What are we missing? Is there a key link we skipped, or a part of the story we got wrong?
Let us know — we’re counting on you to help Encyclo get better.
TBD launched in August 2010 as a general-interest community news site. After an abrupt staff reduction in February 2011, it was scaled back to an arts and entertainment-focused niche site. Though TBD still operated under the WJLA banner for another year and a half, most media watchers mark 2011’s layoffs as “the death of TBD.” TBD’s last dedicated staff member left in June 2012, and the site was shut down two months later.
Plans for TBD were first announced in fall 2009. Jim Brady, a former AOL staffer and former head of the Washington Post’s website, would run the as-yet-unnamed outlet. The site was seen as a test of the long-term journalistic viability of web-native, engagement-focused, and aggregation-oriented community news. (And since the site also leveraged the resources of WJLA through its TV station, TBD-TV, it was also seen as a test of the potential for web-TV hybrid sites.) As the Huffington Post’s Jack Mirkinson put it in August 2010, given the news industry’s search for new economic and journalistic models, “TBD is something of a canary in the coal mine.”
TBD also hired Erik Wemple, former head of the Washington City Paper, as its top editor, and Steve Buttry as its director of community engagement. The team hired a group of journalists to act as “community hosts,” interacting with residents through both social media and in-person meetups and events. In April 2010, the site announced that its working title — TBD — would become its official title. “TBD will never be a finished product,” its editors wrote in a blog post. “On the web, on mobile devices and on our 24-hours cable news channel, we’ll always be in motion: constantly updating, improving and evolving; seeking more details, reaction or community conversation. We’ll be a place you visit to watch the news unfold in real time.”
TBD built into its business model collaboration with area blogs and other websites. Before its launch, it created a blog network of over 100 local sites with which it shared both content and, significantly, ad revenue. Four TBD staffers were responsible for monitoring coverage in the region, with a particular focus on those existing local sites. And those sites, in turn, were invited to participate in a revenue ad share. (TBD’s sales team — which was also WJLA’s sales team — sold the ads and took 65 percent of the gross.) Ultimately, the TBD Community Network would grow to include more than 200 blogs, with about 50 of them participating in the advertising deal.
TBD’s link-sharing ethos was part of its business strategy, as well. The hallmarks of its news coverage were a heavy emphasis on aggregation and linking, as well as a focus on real-time updates when it came to breaking news. Probably the most notable story TBD covered as a general-interest news site came in early September 2010, when a gunman took and held three hostages at the Discovery Channel building in suburban Washington. TBD dominated the story’s coverage, especially at the outset of the standoff, by aggregating tweets from eyewitnesses, keeping a live blog of developments, and integrating its coverage with the TV-based updates of WJLA.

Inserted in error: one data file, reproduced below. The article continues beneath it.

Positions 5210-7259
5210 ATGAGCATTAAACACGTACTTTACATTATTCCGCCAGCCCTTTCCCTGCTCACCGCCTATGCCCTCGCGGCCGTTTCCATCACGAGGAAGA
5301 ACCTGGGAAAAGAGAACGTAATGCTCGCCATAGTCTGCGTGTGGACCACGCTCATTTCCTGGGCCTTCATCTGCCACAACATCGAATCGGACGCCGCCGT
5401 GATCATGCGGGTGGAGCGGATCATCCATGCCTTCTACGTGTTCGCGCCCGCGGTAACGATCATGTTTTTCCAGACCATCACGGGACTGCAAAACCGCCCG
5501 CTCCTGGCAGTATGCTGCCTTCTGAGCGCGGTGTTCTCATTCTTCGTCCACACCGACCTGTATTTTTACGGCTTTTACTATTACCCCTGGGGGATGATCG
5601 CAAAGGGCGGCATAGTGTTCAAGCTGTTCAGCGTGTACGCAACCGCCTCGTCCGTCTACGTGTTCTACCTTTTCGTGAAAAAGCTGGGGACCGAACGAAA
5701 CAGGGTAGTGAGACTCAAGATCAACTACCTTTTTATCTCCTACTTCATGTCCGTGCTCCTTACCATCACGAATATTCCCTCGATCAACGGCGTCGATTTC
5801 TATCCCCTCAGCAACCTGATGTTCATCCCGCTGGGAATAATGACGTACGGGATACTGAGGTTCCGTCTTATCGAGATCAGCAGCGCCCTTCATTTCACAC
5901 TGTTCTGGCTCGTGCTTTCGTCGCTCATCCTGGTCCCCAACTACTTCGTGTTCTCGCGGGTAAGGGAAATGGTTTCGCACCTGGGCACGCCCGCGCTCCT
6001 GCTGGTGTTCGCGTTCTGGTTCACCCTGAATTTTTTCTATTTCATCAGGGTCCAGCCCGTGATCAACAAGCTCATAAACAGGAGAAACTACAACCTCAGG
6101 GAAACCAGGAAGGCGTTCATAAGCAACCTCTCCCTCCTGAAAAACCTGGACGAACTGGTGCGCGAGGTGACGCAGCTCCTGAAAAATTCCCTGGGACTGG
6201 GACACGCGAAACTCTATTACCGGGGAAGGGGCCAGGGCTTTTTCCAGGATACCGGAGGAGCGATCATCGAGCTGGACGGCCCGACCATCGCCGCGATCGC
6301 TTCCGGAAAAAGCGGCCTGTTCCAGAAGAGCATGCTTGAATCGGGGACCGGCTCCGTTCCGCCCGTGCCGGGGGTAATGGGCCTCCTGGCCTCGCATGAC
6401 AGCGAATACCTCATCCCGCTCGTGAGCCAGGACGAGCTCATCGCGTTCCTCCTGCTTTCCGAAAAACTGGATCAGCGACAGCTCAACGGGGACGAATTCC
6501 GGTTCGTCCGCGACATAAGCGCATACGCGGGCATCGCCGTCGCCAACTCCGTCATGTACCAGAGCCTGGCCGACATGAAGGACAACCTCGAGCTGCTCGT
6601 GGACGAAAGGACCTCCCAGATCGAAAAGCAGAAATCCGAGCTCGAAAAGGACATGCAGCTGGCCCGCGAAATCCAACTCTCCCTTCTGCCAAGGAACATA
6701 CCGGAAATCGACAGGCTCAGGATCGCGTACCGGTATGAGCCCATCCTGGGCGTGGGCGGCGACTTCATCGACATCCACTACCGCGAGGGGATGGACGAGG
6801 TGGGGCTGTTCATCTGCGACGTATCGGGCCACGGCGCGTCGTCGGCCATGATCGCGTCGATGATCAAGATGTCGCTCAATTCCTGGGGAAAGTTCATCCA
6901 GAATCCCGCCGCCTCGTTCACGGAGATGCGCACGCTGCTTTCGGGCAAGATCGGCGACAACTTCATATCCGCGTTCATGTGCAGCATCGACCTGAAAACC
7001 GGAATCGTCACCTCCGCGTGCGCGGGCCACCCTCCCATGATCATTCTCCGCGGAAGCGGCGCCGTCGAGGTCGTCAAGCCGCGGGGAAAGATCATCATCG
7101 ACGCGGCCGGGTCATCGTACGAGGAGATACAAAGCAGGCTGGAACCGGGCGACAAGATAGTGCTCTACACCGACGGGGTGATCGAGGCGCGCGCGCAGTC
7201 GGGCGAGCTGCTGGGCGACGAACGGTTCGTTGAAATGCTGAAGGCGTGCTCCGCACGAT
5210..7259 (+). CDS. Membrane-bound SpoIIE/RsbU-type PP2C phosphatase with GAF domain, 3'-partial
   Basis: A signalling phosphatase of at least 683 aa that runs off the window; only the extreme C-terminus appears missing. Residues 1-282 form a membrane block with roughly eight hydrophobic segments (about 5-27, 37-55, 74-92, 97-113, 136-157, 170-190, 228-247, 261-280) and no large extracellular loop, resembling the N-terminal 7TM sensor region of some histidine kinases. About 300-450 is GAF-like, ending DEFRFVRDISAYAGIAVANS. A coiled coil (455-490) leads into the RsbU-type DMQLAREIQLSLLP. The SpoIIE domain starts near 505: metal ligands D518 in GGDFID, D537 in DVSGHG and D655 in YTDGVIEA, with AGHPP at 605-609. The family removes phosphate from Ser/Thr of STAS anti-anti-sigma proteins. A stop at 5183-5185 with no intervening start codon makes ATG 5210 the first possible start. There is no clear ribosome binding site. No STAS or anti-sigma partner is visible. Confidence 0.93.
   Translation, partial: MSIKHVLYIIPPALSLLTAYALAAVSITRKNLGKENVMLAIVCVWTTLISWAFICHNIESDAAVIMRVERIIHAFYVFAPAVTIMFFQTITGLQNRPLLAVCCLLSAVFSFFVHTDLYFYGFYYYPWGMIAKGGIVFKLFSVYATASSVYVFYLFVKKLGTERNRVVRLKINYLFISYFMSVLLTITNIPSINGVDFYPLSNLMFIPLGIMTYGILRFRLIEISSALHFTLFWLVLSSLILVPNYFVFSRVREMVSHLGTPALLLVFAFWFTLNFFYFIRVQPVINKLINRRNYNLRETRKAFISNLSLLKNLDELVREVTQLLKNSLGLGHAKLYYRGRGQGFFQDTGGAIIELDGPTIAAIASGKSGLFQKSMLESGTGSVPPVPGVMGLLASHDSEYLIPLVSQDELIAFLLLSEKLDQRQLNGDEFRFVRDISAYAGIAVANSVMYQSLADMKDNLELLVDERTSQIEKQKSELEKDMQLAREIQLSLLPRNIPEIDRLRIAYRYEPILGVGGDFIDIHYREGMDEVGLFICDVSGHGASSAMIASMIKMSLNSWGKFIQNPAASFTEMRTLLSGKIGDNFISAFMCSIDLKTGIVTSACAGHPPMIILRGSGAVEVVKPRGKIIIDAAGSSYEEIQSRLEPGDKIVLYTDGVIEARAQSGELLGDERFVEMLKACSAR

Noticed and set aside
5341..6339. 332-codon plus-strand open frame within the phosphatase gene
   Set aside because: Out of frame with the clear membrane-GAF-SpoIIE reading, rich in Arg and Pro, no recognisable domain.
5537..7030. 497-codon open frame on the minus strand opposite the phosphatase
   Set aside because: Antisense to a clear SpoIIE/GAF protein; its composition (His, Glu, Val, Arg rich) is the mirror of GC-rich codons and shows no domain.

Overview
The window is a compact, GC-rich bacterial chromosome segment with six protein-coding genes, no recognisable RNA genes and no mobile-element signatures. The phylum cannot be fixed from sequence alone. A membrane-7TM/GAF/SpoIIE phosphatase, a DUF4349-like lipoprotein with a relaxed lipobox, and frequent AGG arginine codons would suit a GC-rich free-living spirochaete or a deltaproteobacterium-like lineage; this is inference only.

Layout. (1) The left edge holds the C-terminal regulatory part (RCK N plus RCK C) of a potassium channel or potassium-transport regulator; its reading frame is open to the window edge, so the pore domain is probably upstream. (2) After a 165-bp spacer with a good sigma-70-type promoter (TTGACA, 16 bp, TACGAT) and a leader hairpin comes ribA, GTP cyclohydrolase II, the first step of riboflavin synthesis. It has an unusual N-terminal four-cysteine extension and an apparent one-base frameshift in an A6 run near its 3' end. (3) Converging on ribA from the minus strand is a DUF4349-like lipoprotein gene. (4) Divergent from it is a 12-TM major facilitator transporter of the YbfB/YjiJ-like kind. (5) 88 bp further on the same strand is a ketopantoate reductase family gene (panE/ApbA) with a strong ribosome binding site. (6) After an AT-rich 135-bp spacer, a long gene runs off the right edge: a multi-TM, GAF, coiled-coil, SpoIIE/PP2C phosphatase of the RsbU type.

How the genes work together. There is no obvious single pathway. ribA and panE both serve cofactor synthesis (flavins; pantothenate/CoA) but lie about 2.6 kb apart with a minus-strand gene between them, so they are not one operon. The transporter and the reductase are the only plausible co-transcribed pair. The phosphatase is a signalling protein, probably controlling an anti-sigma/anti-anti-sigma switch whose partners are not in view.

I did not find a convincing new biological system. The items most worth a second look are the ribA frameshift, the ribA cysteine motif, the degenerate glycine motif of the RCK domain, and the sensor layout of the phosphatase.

Beyond breaking-news stories, though, the site generally adopted a “news you can use” approach in its coverage, compiling traffic and Metro updates, writing quirky lists of local interest, and generally aggregating information about community events and neighborhood life. “The concept is, to win big, you have to bet big,” Brady told paidContent before TBD’s launch. “To build a business, you have to build an audience. And to build an audience, you have to have enough interesting content features.”
In December 2010, however, Brady resigned from TBD over philosophical differences with Allbritton Communications. It was speculated that the rift was due to publisher Robert Allbritton’s desire to emphasize original content at TBD, while Brady wanted to focus on aggregation and other more technologically oriented approaches to news coverage.
Later that month, TBD announced it would stop serving ads on member blogs and websites. While “TBD links have boosted the traffic of network members,” Steve Buttry explained in a blog post, “unfortunately, the advertising aspect of the network has not taken off as effectively as the traffic and linking relationship.”
In February 2011, WJLA announced it would take over TBD’s operations, and that the station, under WJLA station manager Bill Lord, would bring back its own website to run alongside TBD’s. (In the realignment, TBD-TV would also revert back to its News Channel 8 branding.)
Though Wemple said at the time that no jobs would be affected by the move, two weeks later, in late February 2011, Allbritton Communications announced it would eliminate the majority of TBD’s jobs, reducing the staff from about two dozen to eight. The previous month, January — five months after its debut — TBD had attracted 1.5 million unique visitors, nearly double its December total of 838,000, and substantially higher than other sites operated by local TV stations.
But monetization was another story. Despite TBD’s traffic and engagement success, Lord explained at the time, there was “a very wide gap” between expenses and revenue.
In May 2011, The Washington Post announced that Wemple would leave TBD to become a media columnist at the paper.
Sports Illustrated is the nation’s largest sports magazine, published weekly by Time Warner. Its weekly print circulation in 2010 was around 3.1 million and its web traffic ranks among the highest of the web’s sports sites. Sports Illustrated has been one of sports journalism’s leading institutions since the 1960s, though it has been criticized in…